Selected Cameroonian males were more likely to be mesomorph and Senegalese males more likely to be ectomorph; frequency of endomorphy was similarly low in both groups (p < 0.01; Table S1). Similar, but less pronounced trends in ectomorphy and mesomorphy were found between Cameroonian and Senegalese females; however, in contrast to males, the frequency of endomorphy was similarly high in both groups (p < 0.05).
The body shape scale
Figures 1 and 2 show the sex-specific subscales of real African models photographed from both face and profile, containing the 10 males/10 females selected as models for the BOSHAS, together with their corresponding anthropometric data. The models selected are not arranged in any specific order based on anthropometric characteristics but cover the somatotype variability of the initial sample. The wide variability of somatotype components in the BOSHAS for each sex is presented in the two somatocharts as Figs. 3 and 4. Secondly, the BOSHAS also integrated BMI and WHR variability within somatotype variability.
Validation of the body shape scale
Senegalese participants were enrolled to assess test-retest reliability (n = 106) and convergent validity (n = 597). Descriptive characteristics of these two independent samples are described in Table 1.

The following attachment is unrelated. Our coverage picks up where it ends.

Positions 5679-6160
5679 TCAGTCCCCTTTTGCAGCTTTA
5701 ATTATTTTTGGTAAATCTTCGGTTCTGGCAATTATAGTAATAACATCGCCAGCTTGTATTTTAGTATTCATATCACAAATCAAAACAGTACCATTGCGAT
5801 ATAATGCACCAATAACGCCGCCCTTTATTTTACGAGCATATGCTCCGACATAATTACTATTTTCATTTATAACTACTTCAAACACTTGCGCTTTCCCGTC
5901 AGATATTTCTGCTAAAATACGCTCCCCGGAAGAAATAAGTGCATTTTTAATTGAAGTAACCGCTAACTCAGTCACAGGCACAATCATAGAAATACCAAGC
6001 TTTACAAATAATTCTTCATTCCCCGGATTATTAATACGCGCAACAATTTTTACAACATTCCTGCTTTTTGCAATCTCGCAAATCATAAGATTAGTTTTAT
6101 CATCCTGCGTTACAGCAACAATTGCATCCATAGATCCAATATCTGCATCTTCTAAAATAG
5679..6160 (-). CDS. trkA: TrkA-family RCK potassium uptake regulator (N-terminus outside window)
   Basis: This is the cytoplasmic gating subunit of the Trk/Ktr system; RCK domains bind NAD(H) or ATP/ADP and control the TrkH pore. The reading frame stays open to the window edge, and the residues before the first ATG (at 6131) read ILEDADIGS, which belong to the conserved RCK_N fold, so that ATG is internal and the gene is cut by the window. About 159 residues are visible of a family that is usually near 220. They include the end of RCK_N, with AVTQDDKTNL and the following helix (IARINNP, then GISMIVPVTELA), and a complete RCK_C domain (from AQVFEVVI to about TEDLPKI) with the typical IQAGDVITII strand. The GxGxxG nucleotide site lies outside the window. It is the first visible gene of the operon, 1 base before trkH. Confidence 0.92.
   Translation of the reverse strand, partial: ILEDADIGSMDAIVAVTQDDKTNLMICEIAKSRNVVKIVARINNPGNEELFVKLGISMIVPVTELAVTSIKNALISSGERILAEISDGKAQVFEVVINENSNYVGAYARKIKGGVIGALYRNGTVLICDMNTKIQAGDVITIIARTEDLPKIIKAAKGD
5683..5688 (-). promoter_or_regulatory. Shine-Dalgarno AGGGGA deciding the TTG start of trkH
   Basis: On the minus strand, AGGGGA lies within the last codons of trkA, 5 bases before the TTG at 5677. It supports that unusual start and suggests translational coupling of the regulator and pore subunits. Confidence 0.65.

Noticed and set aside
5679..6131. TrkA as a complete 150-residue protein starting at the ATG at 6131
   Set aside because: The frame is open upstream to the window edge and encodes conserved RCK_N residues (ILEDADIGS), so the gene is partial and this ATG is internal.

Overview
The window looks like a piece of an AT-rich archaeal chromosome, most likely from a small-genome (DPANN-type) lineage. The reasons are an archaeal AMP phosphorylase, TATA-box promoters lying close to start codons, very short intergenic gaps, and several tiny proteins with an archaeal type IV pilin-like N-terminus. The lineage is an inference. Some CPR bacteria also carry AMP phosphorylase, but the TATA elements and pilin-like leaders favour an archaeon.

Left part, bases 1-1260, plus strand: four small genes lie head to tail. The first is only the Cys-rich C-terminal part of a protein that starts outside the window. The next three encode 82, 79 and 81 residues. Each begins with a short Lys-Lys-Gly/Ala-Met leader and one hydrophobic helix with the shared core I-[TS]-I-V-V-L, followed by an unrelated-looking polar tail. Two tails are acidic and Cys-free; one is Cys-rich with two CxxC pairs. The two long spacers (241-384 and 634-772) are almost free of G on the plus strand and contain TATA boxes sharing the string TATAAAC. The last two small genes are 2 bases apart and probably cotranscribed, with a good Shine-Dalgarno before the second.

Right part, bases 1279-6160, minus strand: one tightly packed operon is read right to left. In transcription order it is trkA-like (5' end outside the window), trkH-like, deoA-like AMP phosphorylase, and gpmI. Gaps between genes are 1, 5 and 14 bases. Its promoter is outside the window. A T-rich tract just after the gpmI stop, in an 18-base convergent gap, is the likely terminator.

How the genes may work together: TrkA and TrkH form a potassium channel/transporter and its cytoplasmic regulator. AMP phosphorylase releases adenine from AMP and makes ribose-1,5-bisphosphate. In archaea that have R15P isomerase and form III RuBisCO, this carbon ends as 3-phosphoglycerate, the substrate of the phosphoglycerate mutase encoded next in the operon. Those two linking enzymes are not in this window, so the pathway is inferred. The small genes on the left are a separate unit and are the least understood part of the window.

Table 2 presents the test-retest reliability of the preference order of the 106 participants. Overall, participants were consistent in ranking the models by their preference order on both male and female scales 2 weeks apart (kappa coefficients ranging from 0.50 to 0.72). Younger people (< 30 years) and males exhibited a higher consistency than older people (≥30 years) and females, respectively.
Test-retest reliability performances of CBS, DBS and IBS for oneself and partner on both sex-specific subscales are shown in Table 3. In both subscales, the correlation coefficients were found to be significant and the kappa coefficients were between moderate and good, except for the DBS/DBS’ on both scales for which the agreement was fair (between the first and second time tested). The agreements between these three variables were also all significant, indicating a strong consistency for assessing different body image dimensions within a 2 week interval.